The decision

Upper Tribunal
(Immigration and Asylum Chamber) Appeal Number: PA/09173/2019


Heard at Birmingham
Decision & Reasons Promulgated
On 17th November 2020
On 23rd November 2020






For the Appellant: Mr A Islam, Fountain Solicitors
For the Respondent: Mrs H Aboni, Home Office Presenting Officer


Although no anonymity direction was made by the First-tier Tribunal ("FtT"), as this a protection claim, it is appropriate that a direction is made. Unless and until a Tribunal or Court directs otherwise, RU is granted anonymity. No report of these proceedings shall directly or indirectly identify him or any member of his family. This direction applies amongst others to all parties. Failure to comply with this direction could lead to contempt of court proceedings.
1. The hearing before me on 17th November 2020 took the form of a remote hearing using skype for business. Neither party objected. Although the appellant did not join the hearing, Mr Islam confirmed the appellant is aware of the hearing and is content for the hearing to proceed in his asence. I sat at the Birmingham Civil Justice Centre. I was addressed by the representatives in exactly the same way as I would have been if the parties had attended the hearing together. I was satisfied: that this constituted a hearing in open court; that the open justice principle has been secured; that no party has been prejudiced; and that, insofar as there has been any restriction on a right or interest, it is justified as necessary and proportionate. I was satisfied that it was in the interests of justice and in accordance with the overriding objective to proceed with a remote hearing because of the present need to take precautions against the spread of Covid-19, and to avoid delay. I was satisfied that a remote hearing would ensure the matter is dealt with fairly and justly in a way that is proportionate to the importance of the case, the complexity of the issues that arise, and the anticipated costs and resources of the parties. At the end of the hearing I was satisfied that both parties had been able to participate fully in the proceedings.
2. The appellant is a national of Afghanistan. He arrived in the United Kingdom on 11 July 2017 and claimed asylum on 13 July 2017. The claim was refused by the respondent on 6 September 2019 and the appellant's appeal against that decision was dismissed for reasons set out in a decision of First-tier Tribunal Judge E Smith, promulgated on 2 December 2019.
3. The background to the claim for international protection is set out at paragraphs [6] to [9] of the decision of Judge Smith. The appellant attended the hearing of his appeal and gave evidence with the assistance of an interpreter. The findings and conclusions of Judge Smith are set out at paragraphs [20] to [40] of the decision. At paragraph [26] of the decision, Judge Smith summarised the findings upon the core of the appellant's account in the following way:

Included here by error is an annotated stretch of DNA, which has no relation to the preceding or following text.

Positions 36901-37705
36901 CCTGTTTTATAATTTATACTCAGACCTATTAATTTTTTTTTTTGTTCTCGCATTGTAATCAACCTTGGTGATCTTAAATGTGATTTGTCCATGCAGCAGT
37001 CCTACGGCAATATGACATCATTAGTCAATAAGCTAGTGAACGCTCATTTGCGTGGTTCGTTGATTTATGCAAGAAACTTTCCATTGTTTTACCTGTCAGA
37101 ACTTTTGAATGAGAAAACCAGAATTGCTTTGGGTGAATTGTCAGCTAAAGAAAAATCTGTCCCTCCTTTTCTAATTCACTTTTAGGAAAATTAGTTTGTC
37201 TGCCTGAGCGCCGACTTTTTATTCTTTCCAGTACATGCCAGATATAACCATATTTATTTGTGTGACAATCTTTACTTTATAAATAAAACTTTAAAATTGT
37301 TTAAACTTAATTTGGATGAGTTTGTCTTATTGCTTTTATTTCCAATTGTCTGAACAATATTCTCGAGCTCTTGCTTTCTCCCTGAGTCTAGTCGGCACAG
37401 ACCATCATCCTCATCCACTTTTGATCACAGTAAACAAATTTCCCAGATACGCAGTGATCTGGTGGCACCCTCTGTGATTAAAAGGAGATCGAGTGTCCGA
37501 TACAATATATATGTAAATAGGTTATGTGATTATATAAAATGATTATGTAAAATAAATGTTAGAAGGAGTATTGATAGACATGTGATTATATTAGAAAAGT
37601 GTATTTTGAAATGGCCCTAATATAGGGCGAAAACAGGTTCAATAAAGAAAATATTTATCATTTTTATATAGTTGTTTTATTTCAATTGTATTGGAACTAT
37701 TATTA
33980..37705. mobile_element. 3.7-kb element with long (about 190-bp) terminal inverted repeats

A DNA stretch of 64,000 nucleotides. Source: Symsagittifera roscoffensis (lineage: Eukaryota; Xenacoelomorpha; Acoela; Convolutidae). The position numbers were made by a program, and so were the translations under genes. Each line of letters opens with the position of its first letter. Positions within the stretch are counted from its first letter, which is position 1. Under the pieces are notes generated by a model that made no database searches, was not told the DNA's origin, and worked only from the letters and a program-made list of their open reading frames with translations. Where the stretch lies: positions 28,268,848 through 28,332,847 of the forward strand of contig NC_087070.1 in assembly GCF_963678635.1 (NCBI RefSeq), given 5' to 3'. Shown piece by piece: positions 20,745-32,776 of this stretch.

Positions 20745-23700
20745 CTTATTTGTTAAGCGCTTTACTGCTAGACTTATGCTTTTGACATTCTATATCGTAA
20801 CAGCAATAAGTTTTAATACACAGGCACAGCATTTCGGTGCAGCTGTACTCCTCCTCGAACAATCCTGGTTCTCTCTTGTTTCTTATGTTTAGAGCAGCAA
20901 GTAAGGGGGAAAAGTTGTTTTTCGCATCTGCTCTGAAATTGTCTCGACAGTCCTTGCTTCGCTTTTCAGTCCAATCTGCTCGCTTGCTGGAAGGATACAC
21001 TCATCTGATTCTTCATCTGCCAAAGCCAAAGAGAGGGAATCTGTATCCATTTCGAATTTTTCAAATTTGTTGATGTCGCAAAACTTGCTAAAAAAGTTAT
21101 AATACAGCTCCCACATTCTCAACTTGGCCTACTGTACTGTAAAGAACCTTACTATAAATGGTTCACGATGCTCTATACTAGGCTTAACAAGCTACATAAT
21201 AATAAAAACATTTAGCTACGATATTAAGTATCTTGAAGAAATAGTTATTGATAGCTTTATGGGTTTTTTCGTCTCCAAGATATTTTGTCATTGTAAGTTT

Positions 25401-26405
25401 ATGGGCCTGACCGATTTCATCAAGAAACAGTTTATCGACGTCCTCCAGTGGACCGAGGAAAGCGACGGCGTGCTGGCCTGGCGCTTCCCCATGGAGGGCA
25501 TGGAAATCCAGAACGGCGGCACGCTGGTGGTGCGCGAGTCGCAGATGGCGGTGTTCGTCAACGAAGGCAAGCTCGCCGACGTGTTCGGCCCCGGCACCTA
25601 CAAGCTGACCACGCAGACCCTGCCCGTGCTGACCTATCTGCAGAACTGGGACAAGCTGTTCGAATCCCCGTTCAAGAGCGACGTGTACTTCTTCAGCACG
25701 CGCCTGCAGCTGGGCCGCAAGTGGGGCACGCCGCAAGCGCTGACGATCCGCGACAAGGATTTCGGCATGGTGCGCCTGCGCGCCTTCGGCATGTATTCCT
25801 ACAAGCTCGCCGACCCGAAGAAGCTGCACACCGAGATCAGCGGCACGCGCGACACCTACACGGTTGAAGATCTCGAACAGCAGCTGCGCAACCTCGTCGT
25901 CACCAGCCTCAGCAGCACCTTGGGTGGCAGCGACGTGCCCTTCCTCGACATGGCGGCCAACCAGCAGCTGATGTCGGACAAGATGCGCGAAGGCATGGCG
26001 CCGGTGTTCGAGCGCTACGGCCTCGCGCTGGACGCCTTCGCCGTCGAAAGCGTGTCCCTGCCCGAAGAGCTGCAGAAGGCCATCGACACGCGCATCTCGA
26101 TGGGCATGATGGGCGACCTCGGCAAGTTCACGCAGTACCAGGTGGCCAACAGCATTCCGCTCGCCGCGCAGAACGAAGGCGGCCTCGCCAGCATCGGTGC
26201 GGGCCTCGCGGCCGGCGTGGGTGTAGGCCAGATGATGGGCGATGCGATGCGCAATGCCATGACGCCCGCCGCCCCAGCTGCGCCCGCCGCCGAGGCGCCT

"Taking both limbs together and factoring in the discrepancies in his account of the bombing and of those he states accused him I am satisfied the appellant has not established that he is wanted by the Taliban because his family were regarded as informants or that his entire family were killed or his house destroyed. It follows that there is no reason why the appellant could not return to his home area [Tagab District in the Kapisa Province]. In the alternative he could relocate to Kabul"
4. The appellant advanced three grounds of appeal. Permission to appeal was granted by Upper Tribunal Judge Rintoul on 28th February 2020 on the third ground only. In so doing he said:
"It is arguable that the judge erred in his approach to the article 15(c) risk in the appellant's home area and/or Kabul, given the most recent UNHCR report. Permission is accordingly granted on this ground."
5. Mr Islam relied upon the written submissions sent to the Tribunal by Fountain Solicitors on 1st July 2020. He submits that in reaching the conclusion that the appellant can return to his home area, or, in the alternative, relocate to Kabul, Judge Smith failed to consider the humanitarian and security situation in Afghanistan. In particular, Judge Smith failed to have regard to the background material that confirms the high risk of indiscriminate violence to which the appellant would be exposed in the Tagab District, and in Kabul. He refers to the EASO Country of Origin Report of June 2019 that states at paragraph 2.17.2 that the Tagab District is currently contested between the Afghan government and the Taliban. Furthermore, Mr Islam submits the appellant had relied upon the matters set out in the UNHCR 'Eligibility Guidelines for Assessing the International Protection needs of Asylum-Seekers from Afghanistan, August 2018', but the background material was not considered by Judge Smith when he considered the Article 15(c) risk upon return to Afghanistan.